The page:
No special tool is needed to install the new pilot bearing; just a socket of the appropriate diameter and a hammer. Gentle taps are all that are needed to get the bearing started and going in straight. The bearing should only be installed until it is flush with the back of the crankshaft; pushing it too far can purportedly cause a pressed-in oil galley plug to be disturbed.
The flywheel-to-crankshaft bolts are ready to go back in, and it's critical to use some red threadlocker on them, regardless of what the GM repair manual says. We reused the stockers, but it's probably best to pick up some new ones. Final torque specifications for these bolts are 74lb-ft on LS1s, but this reading needs to be preceded by two passes of 15 lb-ft and 37 lb-ft, respectively. Be sure to tighten them in a criss-cross fashion (i.e. tighten one bolt and then skip over the next one as you move in a circle).
Lying side by side, it's clear the stock clutch disc (right) differs greatly in design and construction from the Stage 3 SPEC unit (left). The new unit is a "6-puck" design with carbon semi-metallic friction material and high-torque sprung hub. If the Stage 3 Plus is ordered, the disc will actually look more like the stocker as it will be a full-faced type disc.
In order to hold the clutch disc in place while the clutch pressure plate is installed over it, the SPEC-provided clutch alignment tool is simply popped in place. Its tip sits in the pilot bearing, ensuring that the clutch disc stays put while the pressure plate is torqued in place. Make sure the sticker on the clutch disc that says "FW Side" (i.e. "flywheel side") isn't visible at this point!
The clutch pressure plate is then popped atop the clutch disc and the new SPEC-supplied bolts installed. It's worth mentioning at this point just how this type of clutch works: when the clutch pedal is depressed, the slave cylinder pushes the throwout bearing against the "fingers" seen here, lifting the pressure plate off of the clutch disc and allowing the transmission input shaft to turn independently of the engine. It's what is known as a "push-style" clutch.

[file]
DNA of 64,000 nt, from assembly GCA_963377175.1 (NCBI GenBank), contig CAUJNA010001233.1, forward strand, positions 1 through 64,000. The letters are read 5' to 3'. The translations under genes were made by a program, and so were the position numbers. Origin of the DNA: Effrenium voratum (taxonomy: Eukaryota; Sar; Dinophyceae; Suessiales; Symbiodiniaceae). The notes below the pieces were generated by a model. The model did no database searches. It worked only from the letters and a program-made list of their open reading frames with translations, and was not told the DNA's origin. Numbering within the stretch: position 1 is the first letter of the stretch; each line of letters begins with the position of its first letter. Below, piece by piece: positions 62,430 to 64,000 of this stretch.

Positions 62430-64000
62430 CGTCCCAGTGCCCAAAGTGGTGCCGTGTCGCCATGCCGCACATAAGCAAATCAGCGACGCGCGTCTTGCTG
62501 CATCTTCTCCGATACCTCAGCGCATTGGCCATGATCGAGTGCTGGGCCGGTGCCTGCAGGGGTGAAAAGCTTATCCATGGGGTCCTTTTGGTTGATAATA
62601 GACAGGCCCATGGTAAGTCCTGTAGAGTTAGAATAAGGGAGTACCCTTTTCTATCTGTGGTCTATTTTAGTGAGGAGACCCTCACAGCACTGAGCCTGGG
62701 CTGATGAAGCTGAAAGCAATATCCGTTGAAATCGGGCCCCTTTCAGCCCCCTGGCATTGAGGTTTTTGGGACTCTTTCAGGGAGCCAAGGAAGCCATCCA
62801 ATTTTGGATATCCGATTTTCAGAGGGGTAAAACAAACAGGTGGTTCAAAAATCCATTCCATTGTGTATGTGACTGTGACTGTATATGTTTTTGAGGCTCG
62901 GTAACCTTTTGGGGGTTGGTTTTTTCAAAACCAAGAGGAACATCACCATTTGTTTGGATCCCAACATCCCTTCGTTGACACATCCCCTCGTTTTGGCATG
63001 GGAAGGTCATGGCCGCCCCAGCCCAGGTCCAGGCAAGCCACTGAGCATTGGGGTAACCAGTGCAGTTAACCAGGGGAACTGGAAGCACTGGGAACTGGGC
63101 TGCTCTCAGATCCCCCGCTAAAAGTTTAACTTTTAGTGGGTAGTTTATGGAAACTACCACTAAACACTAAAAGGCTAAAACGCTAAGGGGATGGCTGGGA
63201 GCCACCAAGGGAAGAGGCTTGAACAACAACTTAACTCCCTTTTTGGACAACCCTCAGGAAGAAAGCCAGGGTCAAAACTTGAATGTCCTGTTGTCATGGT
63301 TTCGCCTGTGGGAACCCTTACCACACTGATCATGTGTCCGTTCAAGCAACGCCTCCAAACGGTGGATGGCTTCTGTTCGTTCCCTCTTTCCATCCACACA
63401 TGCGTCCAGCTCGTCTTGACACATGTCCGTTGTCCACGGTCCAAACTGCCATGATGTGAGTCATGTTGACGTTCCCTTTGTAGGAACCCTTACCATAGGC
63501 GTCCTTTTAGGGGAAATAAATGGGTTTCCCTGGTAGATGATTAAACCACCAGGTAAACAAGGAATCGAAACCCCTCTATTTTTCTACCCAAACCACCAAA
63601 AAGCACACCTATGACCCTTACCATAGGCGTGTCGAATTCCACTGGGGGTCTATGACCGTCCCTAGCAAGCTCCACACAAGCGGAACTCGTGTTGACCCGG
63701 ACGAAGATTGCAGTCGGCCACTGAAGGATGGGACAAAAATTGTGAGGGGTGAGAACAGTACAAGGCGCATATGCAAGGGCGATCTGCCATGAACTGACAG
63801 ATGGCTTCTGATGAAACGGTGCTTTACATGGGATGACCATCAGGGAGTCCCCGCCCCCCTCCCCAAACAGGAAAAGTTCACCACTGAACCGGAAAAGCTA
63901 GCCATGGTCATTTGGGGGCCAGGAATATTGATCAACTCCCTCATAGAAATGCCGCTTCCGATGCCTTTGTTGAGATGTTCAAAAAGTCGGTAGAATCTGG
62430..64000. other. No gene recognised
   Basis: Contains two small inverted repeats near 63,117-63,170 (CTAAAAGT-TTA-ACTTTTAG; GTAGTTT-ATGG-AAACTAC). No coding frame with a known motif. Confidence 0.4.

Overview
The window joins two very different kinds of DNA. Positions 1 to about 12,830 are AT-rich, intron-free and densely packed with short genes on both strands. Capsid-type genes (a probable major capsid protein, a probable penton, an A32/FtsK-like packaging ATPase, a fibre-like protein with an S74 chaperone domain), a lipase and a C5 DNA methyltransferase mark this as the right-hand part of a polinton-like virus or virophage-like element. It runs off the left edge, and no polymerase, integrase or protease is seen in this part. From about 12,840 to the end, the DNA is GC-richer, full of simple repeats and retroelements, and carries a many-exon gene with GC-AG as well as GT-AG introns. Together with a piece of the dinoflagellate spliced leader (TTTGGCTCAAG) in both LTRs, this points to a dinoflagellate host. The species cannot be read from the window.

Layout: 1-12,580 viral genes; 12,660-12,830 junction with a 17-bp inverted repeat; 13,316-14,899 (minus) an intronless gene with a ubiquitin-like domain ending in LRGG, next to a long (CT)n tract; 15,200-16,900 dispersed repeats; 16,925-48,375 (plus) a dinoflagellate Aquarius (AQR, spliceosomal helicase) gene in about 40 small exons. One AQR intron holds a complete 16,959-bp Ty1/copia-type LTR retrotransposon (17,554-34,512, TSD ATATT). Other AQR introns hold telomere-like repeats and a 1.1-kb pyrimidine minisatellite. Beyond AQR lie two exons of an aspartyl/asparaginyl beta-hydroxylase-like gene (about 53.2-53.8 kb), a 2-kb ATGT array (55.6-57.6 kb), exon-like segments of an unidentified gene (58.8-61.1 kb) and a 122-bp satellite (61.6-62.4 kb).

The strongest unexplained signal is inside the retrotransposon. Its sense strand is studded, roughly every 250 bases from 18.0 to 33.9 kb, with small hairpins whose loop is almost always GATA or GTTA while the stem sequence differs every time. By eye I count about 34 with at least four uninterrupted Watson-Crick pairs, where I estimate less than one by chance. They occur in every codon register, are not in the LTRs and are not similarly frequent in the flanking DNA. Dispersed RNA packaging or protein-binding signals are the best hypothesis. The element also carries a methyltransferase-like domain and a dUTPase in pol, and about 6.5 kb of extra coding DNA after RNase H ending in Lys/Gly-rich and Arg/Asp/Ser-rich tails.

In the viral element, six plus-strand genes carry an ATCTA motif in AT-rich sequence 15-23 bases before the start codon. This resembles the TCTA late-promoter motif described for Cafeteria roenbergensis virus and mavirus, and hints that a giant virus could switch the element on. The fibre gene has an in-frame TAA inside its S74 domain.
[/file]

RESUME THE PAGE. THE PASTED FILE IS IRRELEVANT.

Torquing the clutch pressure plate bolts requires the above-mentioned criss-cross pattern and three passes of 20 lb-ft, 40 lb-ft, and 52 lb-ft respectively. Remember the threadlocker here too. Since the engine will want to turn over as the bolts are torqued, a flathead screwdriver or similar instrument must be used to hold the flywheel. Make sure it rests against a suitably thick part of the engine block. (If your hobbies include wasting money, there is such a thing as a GM flywheel holding tool.)
As stated earlier, we needed new GM clutch master and slave cylinders, and here they are. The master is GM PN 12570277 and the slave is PN 15046288 (new throwout bearing included); the grand total for everything came out to just over $300 for us. Amazingly, they both come pre-filled with fluid so that the quick connection can just be popped together and the system should be ready to go.
To get the stock master cylinder out, a bit of crawling beneath the dash is required. Two nuts affix a U-clamp which holds the master cylinder against the firewall. Beyond this, all that must be disconnected under here is a clip at the end of the shaft leading to the top of the clutch pedal.
At first, we couldn't understand why the U-clamp didn't want to come out, but then we realized GM had installed one of these grab-and-hold washer thingies, for lack of a better term. The only way to get it off is to slowly turn it counterclockwise with a flathead screwdriver. Interestingly, only the one leg of the U-clamp had one.
The new master cylinder comes with a reservoir attached, so the stocker must go; just pry it out of its bracket. The plastic pop-rivet will be reused. Underneath the cap of the reservoir, one can find the same type of stamping as on the slave, indicating the master is of the inferior "00" and earlier pedigree, which can't pump as much fluid as the revised version.
As the braided line leading from the master cylinder down toward the slave cylinder is sandwiched between the car's body and this heat shield, it needs to be removed before one can get the master cylinder to come out. Make sure to route the new line in this same fashion.